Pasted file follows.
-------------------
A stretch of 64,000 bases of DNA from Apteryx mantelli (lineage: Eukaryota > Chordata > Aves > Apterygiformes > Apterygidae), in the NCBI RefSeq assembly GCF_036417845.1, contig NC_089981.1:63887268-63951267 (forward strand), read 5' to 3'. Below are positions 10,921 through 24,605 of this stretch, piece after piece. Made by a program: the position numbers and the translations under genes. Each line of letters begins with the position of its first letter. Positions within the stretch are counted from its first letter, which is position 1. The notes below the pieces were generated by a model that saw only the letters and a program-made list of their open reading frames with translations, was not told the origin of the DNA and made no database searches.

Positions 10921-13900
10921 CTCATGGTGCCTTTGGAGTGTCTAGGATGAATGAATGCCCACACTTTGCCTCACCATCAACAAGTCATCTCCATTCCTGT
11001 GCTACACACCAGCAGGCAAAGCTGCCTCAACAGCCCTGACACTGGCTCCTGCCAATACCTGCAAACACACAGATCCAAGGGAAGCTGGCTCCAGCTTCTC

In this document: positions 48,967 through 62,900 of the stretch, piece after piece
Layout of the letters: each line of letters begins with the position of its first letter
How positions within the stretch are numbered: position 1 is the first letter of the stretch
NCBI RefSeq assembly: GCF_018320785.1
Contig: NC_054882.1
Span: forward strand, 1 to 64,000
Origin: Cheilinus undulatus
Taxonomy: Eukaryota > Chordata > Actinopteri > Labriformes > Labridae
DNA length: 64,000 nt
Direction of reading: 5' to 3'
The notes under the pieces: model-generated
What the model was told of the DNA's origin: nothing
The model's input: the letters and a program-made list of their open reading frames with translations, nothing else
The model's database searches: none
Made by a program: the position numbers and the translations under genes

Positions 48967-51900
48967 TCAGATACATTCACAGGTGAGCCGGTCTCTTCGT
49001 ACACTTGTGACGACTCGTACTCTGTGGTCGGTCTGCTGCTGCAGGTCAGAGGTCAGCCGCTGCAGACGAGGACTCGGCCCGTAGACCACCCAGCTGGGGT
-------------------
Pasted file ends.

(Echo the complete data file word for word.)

A stretch of 64,000 bases of DNA from Apteryx mantelli (lineage: Eukaryota > Chordata > Aves > Apterygiformes > Apterygidae), in the NCBI RefSeq assembly GCF_036417845.1, contig NC_089981.1:63887268-63951267 (forward strand), read 5' to 3'. Below are positions 10,921 through 24,605 of this stretch, piece after piece. Made by a program: the position numbers and the translations under genes. Each line of letters begins with the position of its first letter. Positions within the stretch are counted from its first letter, which is position 1. The notes below the pieces were generated by a model that saw only the letters and a program-made list of their open reading frames with translations, was not told the origin of the DNA and made no database searches.

Positions 10921-13900
10921 CTCATGGTGCCTTTGGAGTGTCTAGGATGAATGAATGCCCACACTTTGCCTCACCATCAACAAGTCATCTCCATTCCTGT
11001 GCTACACACCAGCAGGCAAAGCTGCCTCAACAGCCCTGACACTGGCTCCTGCCAATACCTGCAAACACACAGATCCAAGGGAAGCTGGCTCCAGCTTCTC

In this document: positions 48,967 through 62,900 of the stretch, piece after piece
Layout of the letters: each line of letters begins with the position of its first letter
How positions within the stretch are numbered: position 1 is the first letter of the stretch
NCBI RefSeq assembly: GCF_018320785.1
Contig: NC_054882.1
Span: forward strand, 1 to 64,000
Origin: Cheilinus undulatus
Taxonomy: Eukaryota > Chordata > Actinopteri > Labriformes > Labridae
DNA length: 64,000 nt
Direction of reading: 5' to 3'
The notes under the pieces: model-generated
What the model was told of the DNA's origin: nothing
The model's input: the letters and a program-made list of their open reading frames with translations, nothing else
The model's database searches: none
Made by a program: the position numbers and the translations under genes

Positions 48967-51900
48967 TCAGATACATTCACAGGTGAGCCGGTCTCTTCGT
49001 ACACTTGTGACGACTCGTACTCTGTGGTCGGTCTGCTGCTGCAGGTCAGAGGTCAGCCGCTGCAGACGAGGACTCGGCCCGTAGACCACCCAGCTGGGGT